Under ideal conditions, patients’ health information should seamlessly and electronically follow the patient across care settings, for instance - from a visit to the primary care physician, to the lab where tests are performed, to the hospital that the patient finally gets admitted to for a procedure. This continuity should not be limited to the patient’s interaction with multiple healthcare providers at different locations across the care continuum. The EHR systems adopted by these providers should ideally be able to connect the dots for each patient and allow an attending doctor at any point in time at any location to view full patient details right from the diagnosis, to lab results, to hospital procedures with the click of a button.
However today in the US, this level of interoperability remains a gap. In the previous example, if PCP, lab and hospital were part of the same network and were using a common EHR system, then, tracking patient longitudinally will be smooth. However, in most of the cases, these providers are using different EHR systems and these systems do not always interact with each other, hence, making it difficult to track patient’s health information across care settings. This has been compounded by recent consolidation with the provider systems. This consolidation has forced groups with different systems to integrate, causing intra-operability challenges and disrupting the ability follow patients longitudinally.
Beginning in 2009, adoption of EHR technology received a major push from CMS. A plan was laid out by CMS to incentivize healthcare providers for adopting and demonstrating meaningful use of EHRs. EHR adoption gained momentum in the next 5 years and adoption rates within hospitals and physician practices increased significantly. As of December 2015, 95% of the critical access hospitals participating in the CMS’ EHR incentive programs had adopted and demonstrated meaningful use of EHR.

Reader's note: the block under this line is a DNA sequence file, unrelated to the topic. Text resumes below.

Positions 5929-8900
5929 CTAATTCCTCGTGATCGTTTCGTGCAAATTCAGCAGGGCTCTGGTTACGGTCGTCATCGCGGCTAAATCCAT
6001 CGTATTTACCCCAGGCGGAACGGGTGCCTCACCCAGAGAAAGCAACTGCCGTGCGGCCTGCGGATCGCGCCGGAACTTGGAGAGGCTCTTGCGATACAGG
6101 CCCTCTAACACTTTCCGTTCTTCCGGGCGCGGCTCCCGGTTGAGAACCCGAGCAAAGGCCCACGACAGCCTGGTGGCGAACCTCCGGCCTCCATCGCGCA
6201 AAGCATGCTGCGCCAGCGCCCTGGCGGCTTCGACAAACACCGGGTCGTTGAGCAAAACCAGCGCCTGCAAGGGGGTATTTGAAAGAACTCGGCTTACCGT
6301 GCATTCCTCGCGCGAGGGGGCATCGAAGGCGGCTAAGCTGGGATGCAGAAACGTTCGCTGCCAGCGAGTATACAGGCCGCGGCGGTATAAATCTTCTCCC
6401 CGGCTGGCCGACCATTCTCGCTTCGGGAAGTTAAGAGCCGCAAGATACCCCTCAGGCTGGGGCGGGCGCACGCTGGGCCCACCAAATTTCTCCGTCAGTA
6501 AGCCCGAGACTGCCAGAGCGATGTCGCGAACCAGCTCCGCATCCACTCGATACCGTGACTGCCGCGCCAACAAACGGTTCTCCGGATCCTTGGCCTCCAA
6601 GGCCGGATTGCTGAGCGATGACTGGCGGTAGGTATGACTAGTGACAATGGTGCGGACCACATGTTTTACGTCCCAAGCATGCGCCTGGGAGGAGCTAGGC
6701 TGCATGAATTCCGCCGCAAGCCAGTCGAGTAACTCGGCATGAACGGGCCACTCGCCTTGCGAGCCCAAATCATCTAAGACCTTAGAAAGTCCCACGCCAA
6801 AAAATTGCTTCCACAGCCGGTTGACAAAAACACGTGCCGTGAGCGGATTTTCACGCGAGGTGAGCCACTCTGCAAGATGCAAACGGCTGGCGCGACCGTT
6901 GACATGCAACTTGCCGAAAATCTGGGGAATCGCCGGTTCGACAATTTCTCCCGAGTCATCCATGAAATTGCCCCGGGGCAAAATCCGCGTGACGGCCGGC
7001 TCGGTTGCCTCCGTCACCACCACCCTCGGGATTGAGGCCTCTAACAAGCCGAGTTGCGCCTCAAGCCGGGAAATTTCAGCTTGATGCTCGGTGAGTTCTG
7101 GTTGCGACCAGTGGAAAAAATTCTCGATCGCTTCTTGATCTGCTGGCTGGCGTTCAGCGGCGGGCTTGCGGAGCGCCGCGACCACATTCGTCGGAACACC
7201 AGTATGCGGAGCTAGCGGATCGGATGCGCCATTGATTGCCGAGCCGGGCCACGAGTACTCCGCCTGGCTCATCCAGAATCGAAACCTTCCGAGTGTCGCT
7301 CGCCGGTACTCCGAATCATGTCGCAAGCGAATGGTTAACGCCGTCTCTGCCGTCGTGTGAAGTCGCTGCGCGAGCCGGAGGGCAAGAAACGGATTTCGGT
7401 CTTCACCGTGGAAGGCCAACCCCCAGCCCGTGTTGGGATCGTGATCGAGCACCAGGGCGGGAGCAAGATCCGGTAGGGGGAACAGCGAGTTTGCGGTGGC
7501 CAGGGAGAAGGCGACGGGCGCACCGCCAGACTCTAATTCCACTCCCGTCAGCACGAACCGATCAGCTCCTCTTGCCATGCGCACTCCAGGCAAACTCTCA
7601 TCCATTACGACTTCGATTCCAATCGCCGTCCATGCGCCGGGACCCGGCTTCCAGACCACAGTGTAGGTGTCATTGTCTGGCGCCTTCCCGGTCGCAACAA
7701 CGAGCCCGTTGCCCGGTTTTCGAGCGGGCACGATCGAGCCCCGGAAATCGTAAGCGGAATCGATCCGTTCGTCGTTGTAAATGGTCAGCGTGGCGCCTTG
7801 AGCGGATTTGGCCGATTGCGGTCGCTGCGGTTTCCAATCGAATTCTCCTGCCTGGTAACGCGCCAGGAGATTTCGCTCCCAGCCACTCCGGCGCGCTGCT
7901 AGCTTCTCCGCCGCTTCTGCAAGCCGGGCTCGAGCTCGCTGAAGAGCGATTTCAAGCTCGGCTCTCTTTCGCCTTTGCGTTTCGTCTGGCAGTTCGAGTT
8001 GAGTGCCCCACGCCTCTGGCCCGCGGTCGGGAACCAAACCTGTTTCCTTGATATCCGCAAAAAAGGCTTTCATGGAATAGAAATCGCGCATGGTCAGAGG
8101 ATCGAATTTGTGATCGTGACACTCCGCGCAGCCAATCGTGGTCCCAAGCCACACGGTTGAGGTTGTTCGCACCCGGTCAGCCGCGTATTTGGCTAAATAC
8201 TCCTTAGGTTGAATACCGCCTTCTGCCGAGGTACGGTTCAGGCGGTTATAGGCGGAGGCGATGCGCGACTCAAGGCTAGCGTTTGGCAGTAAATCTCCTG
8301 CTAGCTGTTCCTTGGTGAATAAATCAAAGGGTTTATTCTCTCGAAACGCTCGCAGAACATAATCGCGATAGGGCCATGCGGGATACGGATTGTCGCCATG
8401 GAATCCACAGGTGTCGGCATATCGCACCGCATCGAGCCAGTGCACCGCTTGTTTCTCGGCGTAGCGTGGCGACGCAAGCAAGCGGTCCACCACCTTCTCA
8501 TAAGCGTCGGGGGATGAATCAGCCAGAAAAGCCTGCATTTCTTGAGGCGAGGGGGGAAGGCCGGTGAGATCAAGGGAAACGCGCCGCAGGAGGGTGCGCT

While EHR systems successfully penetrated the healthcare landscape, it posed another challenge for its users, especially physicians, and that is Interoperability. EHR of one hospital (or a lab/practice) is not talking to the other and therefore physicians are not able to electronically access patient health records when needed. For instance, instead of being able to access patient records electronically from their offices, physicians, at times have to reach out to respective hospitals that patients have been to or are coming from. Primary care providers are in many cases either calling the hospital, faxing them or even worse, personally picking up patient details/records from the hospital.
ACOs, which focus on outcome based payments, have been substantially affected by this trend. ACOs by definition have to focus on better outcomes, improved quality and reduced costs. However, interoperability has emerged as a concern for them as well. While they could longitudinally see patient details within their network as all in-network care settings are using the same EHR system, they may not be able to do the same if patients go out of network for care. This makes it difficult for ACOs to intervene at the right time when the care is needed.
It is imperative that patients’ health records are electronically available to physicians and other healthcare providers whenever and wherever needed to ensure better coordinated care delivery. This will reduce inefficiencies within the care continuum and help reduce costs. The roadmap, shared by Office of the National Coordinator for Health Information Technology (ONC), has already laid out the long term plan for achieving nationwide interoperability by 2024. Looks like interoperability is poised to gain momentum in the coming years and patient health information sharing within healthcare providers will be seamless and would happen in real time as well.
- Office of the National Coordinator for Health Information Technology. 'Hospitals Participating in the CMS EHR Incentive Programs,' Health IT Quick-Stat #45. dashboard.healthit.gov/quickstats/pages/FIG-Hospitals-EHR-Incentive-Programs.php. February 2016.
- Shared Nationwide Interoperability Roadmap: The Journey to Better Health and Care